The NBA’s Defensive Player of the Year award has been around since 1983. As far as honors go in the league, it is the defensive equivalent of the Most Valuable Player Award.
While teams cannot win without putting points up on the board, most analysts feel that a strong defense is necessary for a team to win a championship. At the very least, defense in the game of basketball is just as important as the offense.
But is this prestigious award given to the most deserving candidate each year? Are the greatest defensive players recognized on a consistent basis? The evidence seems to suggest otherwise.
Part of the issue is based on how the award is decided upon. Each year, the winner is selected by a panel of 124 sports broadcasters and analysts throughout the United States and Canada.
Unlike the All-Defensive Team that is selected by NBA coaches who see up-close the best defensive players in the game on a nightly basis, sportswriters and broadcasters are one step removed from the game. It is possible, without fully realizing the impact players have on the defensive end of the court, that they could be swayed by impressive defensive stats and crowd-pleasing plays.
In my opinion, a great defender at any position on the court can excel at both help defense and one-on-one defense. The best players can play well in their team’s defensive system and also be assigned to slow down the opposing team’s best scorers.
But it is odd when one looks at the winners of the Defensive-Player-of-the-Year Award. During the first few years, the award was given out to players at a variety of positions. This included Sidney Montcrief (shooting guard), Mark Eaton (center), Alvin Robertson (guard), Michael Cooper (guard/forward), and Dennis Rodman (power forward).
In the 19 years since 1992, however, a center has been the winner 16 times. These players include David Robinson, Hakeem Olajuwon, Alonzo Mourning, Dikembe Mutombo, Ben Wallace, and Dwight Howard. Kevin Garnett, who won in 2008, can almost be considered a center as he stands seven feet tall. Did all of these players deserve to win the award at least once? Absolutely.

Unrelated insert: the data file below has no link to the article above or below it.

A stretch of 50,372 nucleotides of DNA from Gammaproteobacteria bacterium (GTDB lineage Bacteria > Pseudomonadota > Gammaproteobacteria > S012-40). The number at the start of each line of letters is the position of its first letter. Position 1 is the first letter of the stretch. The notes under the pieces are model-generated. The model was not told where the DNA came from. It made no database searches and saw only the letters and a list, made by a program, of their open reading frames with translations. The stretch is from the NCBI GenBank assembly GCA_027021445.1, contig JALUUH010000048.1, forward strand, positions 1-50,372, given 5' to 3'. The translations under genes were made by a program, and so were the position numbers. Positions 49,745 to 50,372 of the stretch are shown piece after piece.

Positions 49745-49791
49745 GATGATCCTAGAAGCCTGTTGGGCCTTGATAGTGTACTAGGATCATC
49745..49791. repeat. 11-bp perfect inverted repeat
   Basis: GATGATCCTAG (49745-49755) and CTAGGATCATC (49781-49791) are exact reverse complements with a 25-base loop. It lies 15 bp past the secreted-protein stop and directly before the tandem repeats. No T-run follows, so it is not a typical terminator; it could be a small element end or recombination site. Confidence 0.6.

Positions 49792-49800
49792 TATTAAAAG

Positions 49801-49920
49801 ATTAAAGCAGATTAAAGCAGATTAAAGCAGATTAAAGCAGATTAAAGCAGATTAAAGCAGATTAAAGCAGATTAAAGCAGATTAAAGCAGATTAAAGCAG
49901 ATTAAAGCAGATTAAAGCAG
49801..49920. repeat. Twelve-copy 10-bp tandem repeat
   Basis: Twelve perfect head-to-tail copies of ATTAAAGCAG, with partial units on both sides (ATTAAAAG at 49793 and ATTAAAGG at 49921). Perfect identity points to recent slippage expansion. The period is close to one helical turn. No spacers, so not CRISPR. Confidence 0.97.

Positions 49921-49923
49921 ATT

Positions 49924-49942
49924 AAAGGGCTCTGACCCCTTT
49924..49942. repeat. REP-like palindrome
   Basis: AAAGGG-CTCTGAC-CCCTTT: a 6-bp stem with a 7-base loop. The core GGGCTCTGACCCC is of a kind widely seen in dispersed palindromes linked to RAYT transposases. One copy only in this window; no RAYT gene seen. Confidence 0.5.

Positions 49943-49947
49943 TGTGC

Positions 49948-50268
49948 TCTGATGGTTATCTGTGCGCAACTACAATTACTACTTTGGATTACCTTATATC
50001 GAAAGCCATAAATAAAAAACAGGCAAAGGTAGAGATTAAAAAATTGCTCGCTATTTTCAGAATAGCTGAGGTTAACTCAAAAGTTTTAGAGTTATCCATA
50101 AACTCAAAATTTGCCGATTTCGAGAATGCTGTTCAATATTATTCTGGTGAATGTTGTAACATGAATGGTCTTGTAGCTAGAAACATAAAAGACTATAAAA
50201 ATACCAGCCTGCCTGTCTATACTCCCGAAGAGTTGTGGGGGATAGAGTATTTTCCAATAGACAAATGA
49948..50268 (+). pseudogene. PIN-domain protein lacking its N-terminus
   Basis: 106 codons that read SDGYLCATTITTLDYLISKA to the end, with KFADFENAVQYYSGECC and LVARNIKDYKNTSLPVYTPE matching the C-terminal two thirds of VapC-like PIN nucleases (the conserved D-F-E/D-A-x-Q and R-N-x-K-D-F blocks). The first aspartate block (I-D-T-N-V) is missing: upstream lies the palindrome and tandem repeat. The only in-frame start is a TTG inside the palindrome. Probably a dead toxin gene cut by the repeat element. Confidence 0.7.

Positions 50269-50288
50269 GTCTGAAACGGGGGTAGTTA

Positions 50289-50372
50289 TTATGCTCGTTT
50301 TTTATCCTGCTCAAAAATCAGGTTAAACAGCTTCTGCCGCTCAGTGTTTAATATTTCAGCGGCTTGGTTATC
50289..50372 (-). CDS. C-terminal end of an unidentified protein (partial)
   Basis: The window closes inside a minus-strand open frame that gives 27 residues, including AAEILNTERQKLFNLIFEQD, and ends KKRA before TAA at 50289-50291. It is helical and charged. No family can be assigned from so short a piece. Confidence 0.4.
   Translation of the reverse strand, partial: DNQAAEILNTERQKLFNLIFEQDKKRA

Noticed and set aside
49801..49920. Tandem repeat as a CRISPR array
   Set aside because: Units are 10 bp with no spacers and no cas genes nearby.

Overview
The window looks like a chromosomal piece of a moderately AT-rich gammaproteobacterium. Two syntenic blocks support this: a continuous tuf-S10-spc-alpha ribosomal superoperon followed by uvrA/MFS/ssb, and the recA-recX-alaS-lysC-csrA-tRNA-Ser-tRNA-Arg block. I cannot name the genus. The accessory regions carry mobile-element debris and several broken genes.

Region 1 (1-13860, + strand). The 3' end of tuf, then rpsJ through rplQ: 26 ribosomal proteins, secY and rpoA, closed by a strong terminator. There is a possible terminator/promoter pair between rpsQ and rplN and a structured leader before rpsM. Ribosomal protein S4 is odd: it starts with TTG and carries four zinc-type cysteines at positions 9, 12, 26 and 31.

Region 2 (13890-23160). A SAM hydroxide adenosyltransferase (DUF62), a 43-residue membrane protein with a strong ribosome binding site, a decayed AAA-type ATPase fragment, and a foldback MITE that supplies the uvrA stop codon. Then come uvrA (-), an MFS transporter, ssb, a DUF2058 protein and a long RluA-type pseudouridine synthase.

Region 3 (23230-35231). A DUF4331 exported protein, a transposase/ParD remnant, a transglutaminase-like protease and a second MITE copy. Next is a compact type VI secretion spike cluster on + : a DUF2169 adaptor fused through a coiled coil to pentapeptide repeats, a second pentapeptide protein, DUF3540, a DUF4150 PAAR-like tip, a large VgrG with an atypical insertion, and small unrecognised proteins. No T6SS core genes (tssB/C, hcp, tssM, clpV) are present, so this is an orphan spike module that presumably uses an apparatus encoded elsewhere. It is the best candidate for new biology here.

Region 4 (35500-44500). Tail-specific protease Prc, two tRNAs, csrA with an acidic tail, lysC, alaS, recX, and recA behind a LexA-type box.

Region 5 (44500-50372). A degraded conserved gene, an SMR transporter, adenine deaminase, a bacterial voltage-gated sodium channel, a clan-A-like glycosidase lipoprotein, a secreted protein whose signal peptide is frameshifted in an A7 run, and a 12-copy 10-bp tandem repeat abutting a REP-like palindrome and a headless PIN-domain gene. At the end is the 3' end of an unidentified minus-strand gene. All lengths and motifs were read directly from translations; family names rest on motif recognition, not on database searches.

But the absence of guards and small forwards winning the award is an alarming trend. Besides Garnett, the only non-centers to win the award since 1992 are Gary Payton (1996) and Ron Artest (2004). It appears that the way to win the award is to be among the league leaders in rebounds and blocks.
This is not to say that players like Dwight Howard who led the league in blocks and rebounds do not have an impact on the game. His mere presence intimidates players and changes the way shots are made near the basket.
This impact on the game was perhaps first emphasized with the Celtics’ legend Bill Russell. To illustrate this, NBA great Bob Pettit once spoke of Russell’s impact when he spoke of one playoff game and remarked, “I went in for four layups in the fourth quarter. He blocked the first two and I missed the next two looking for him.”
But Russell’s impact was different than most centers in the modern era. While players like Mutombo, Mourning, and Howard love to swat the ball off the court and into the stands, Russell was a master at blocking shots by tipping them in a way so that either he or a teammate could get the rebound and start a fast break offense.
Centers in Russell’s day also had a greater impact on the game defensively. With a narrower foul lane (12 feet as opposed to 16 feet) and no three-point line, most offensive sets were designed to get shots as close to the rim as possible.